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Spotlight on Prevention Reducing HIV Infection in Young Women in Southern Africa: The Key to Altering Epidemic Trajectories in a Generalized, Hyperendemic Setting Quarraisha Abdool Karim, PhD, and Hilton Humphries, MA The global HIV pandemic has evolved into a complex mosaic of epidemics within and between countries, with no single solution for preventing HIV infection. Increasing access to antiretroviral treatment has reduced AIDS-related mortality and morbidity rates, but—with nearly three million new infections each year—we are losing the HIV prevention battle (Joint United Nations Programme on HIV/AIDS [UNAIDS] 2008), primarily in sub-Saharan Africa. Communities in Southern Africa1 are burdened with the highest HIV prevalence in the world. One segment of the general population is especially vulnerable: girls and young women. Some public health exper ts now believe that the way to alter epidemic trajectories in this region is to use rigorous intervention science to create innovative, comprehensive prevention programming that targets girls and young women. HIV Infection in Southern Africa Southern Africa is at the epicenter of the global pandemic. Home to less than 1 percent of the global population, it carries a dispropor tionate 17 percent of the global burden of HIV infection. UNAIDS describes the region’s epidemic typology as a generalized, hyperendemic epidemic characterized by uniquely high HIV prevalence, ongoing high incidence rates, and substantial morbidity and mor tality, despite increasing access to antiretroviral treatment (UNAIDS 2008). Although HIV was introduced relatively late in the region, compared to Nor th America and Central and East Africa, HIV has spread at an unprecedented rate, with For prevention efforts to succeed, prevention programming must be tailored to the specific characteristics of the epidemic that is unfolding in the area to be targeted. Assessing an epidemic at the local or regional level is an important first step to enhancing and customizing prevention responses. This requires a nuanced understanding of who is at highest risk of infection and what drives that risk. With this information, program planners can determine who the target populations are and how to reduce risk with evidence-based interventions that are appropriate and acceptable and that have proven ability to reduce HIV incidence. 1 Defined here as including eight countries: Botswana, Lesotho, Malawi, Namibia, South Africa, Swaziland, Zambia, and Zimbabwe. The views in this editorial do not necessarily reflect those of USAID or the U.S. Government 1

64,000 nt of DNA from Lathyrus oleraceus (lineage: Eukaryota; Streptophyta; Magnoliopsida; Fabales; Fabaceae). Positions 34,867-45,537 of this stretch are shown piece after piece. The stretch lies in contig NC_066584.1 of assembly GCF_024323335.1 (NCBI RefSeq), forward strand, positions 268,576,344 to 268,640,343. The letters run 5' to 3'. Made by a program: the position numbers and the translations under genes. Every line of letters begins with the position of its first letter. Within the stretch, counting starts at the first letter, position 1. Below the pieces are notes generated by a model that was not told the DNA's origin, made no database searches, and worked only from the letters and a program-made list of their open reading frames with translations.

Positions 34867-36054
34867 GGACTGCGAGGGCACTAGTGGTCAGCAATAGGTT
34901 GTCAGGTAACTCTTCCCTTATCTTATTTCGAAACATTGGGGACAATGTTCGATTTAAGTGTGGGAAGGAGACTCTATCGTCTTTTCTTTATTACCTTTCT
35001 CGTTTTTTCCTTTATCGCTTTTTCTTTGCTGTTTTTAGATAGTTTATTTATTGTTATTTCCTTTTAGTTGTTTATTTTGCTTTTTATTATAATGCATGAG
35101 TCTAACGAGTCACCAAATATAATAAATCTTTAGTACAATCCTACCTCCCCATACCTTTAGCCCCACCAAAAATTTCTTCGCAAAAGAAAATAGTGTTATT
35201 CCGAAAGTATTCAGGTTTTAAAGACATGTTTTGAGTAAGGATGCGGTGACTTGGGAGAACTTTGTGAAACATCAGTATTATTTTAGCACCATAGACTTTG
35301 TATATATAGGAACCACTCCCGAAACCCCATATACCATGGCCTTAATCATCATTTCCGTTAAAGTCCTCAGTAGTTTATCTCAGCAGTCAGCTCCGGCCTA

Reducing HIV Infection in Young Women in Southern Africa

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